1. Eating plums may reduce your chances of contracting heart disease… the number one killer in this country.   Plums have certain cleansing agents that keep the blood pure and prevent complications of the heart.  That one plum nutrition fact is a “biggy”. 
  2. Ladies, this next one is good for you to know, in particular, because we lose this mineral each month during our fertile years.  Consumption of plums, and prunes, helps in the production and absorption of iron in the body.  This also leads to improved blood circulation, which increases the growth of healthy tissues.  And for those of you who struggle with anemia, eating plums may be even more helpful. 
  3. Researchers have found that plums have anti-cancer agents that may help prevent the growth of cancerous cells and tumors in the body.  With cancer rates on the rise, eating “on purpose” becomes even more important. 
  4. Fresh plums are rich in vitamin C, a powerful antioxidant.  Consumption of foods high in vitamin C help body in resisting infectious agents; decreasing inflammation; and in scavenging harmful free radicals.  The benefits of vitamin C are so extensive, I could dedicate the whole blog to the merits of eating foods rich in this nutrient. 
  5. A piece about plums, or prunes-the dried version of plum fruit, would be incomplete if we didn’t bring up the dreaded subject of “constipation.”  There are compounds in plum fruits, such as the fiber and sorbitol, that are known to help regulate the functioning of the digestive system.  So drink your prune juice “regularly”...and you’ll stay that way, too! 
  6. Plum juice concentrate has also been shown to be effective in preventing and reducing human influenza A, so drinking this during "flu season" may be a great first line of defense.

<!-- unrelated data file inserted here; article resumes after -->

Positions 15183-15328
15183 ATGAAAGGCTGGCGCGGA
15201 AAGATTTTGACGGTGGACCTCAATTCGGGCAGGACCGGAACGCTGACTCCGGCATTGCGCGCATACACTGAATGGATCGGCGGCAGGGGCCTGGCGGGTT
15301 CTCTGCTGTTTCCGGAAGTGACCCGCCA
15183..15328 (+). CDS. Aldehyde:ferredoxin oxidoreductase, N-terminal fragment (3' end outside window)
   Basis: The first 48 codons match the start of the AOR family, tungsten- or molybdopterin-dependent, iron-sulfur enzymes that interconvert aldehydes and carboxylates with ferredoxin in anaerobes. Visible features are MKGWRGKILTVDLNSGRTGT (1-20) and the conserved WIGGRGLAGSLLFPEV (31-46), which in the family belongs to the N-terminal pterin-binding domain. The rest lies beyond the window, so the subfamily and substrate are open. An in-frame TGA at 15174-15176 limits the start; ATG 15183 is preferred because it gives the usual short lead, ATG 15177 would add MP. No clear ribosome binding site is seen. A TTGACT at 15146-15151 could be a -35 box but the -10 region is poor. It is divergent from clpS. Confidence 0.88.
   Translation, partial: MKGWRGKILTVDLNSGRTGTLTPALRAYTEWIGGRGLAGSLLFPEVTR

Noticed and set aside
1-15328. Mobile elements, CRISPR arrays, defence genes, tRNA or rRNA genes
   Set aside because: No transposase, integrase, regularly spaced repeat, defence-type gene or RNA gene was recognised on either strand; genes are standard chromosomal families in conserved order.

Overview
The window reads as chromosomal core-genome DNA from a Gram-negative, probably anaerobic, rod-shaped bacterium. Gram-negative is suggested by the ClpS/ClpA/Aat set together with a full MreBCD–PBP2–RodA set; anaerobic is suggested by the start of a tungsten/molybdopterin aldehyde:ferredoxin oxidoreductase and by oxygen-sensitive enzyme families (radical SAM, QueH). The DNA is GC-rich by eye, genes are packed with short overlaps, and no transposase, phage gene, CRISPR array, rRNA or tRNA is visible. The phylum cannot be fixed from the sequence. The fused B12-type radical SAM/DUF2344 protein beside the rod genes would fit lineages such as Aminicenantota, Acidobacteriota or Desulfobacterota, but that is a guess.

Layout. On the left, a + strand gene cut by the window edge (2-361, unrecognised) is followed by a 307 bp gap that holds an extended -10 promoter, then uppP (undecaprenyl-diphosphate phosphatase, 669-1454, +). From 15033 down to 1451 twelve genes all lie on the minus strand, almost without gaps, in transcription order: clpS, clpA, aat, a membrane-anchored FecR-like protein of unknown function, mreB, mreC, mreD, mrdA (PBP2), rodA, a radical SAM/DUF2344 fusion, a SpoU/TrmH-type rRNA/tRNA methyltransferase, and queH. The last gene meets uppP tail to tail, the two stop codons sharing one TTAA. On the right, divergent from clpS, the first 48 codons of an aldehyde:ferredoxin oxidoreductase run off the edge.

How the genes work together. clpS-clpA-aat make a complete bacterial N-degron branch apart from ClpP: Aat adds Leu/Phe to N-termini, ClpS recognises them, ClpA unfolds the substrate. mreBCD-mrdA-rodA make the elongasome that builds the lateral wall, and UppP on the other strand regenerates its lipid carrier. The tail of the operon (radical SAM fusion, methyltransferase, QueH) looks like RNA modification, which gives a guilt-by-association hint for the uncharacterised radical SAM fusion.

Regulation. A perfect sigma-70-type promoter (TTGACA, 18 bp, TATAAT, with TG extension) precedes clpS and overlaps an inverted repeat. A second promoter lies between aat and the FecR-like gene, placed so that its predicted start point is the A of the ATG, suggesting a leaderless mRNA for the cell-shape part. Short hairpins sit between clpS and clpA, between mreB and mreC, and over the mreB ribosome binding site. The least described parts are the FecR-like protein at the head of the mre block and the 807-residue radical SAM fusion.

Savory plum recipes

The plums nutritional benefits can be found in more than just the fresh fruit.   I would be remiss if I didn't wrap this up with a list of some of the wonderful plum recipes using this fabulous fruit:
Plums Fruit
These bit sized plums are a sweet snack!
  • Plum sauce
  • Plum Wine
  • Plum Pudding
  • Prune Juice
  • Plum Compote

Wash your fruits first

Please keep in mind, conventionally-grown stone fruits (ex: plums, apricots, pluots) are often coated with a petroleum-derived wax containing a fungicide to prolong their shelf life, a chemical substance that simply cannot be washed off!  And that is in addition to any pesticides that may have been sprayed during their cultivation.  Whenever possible, seek out organically-grown plums.  That way you ensure the farmers who grew plum trees and other fruit trees are dedicated to sustainability, your health and the quality of their product.  And you are supporting local farmers in your own community!

There are many more health benefits to eating the delicious, succulent Plum Fruit.  So the next time you take a bite into a fresh plum be sure and take the time to pat yourself on the back for making a wise and healthy choice.   Let’s add plums to our grocery list!

Here is a great recipe I found on the web because as we approach fall - any type of fruit crisp smells and tastes so good.

Raw Plum Crisp by Diane Stobo

Gwendolyn Adams
First Level Raw Nutrition Certification
Advanced Practitioner of Health through Nutrition, Exercise, and Education
Yoga, Cycling, Group Exercise and Personal Trainer Certified

Friday, August 10, 2012

Respect Your Elder-berries

I have to be honest.   Elderberries, or Sambucus, are not one of the first berries that come to mind when I think “berries.”  But all of that is about to change.  It turns out the health benefits of elderberries are too awesome to be ignored.  According to those in the know at, the elderberry: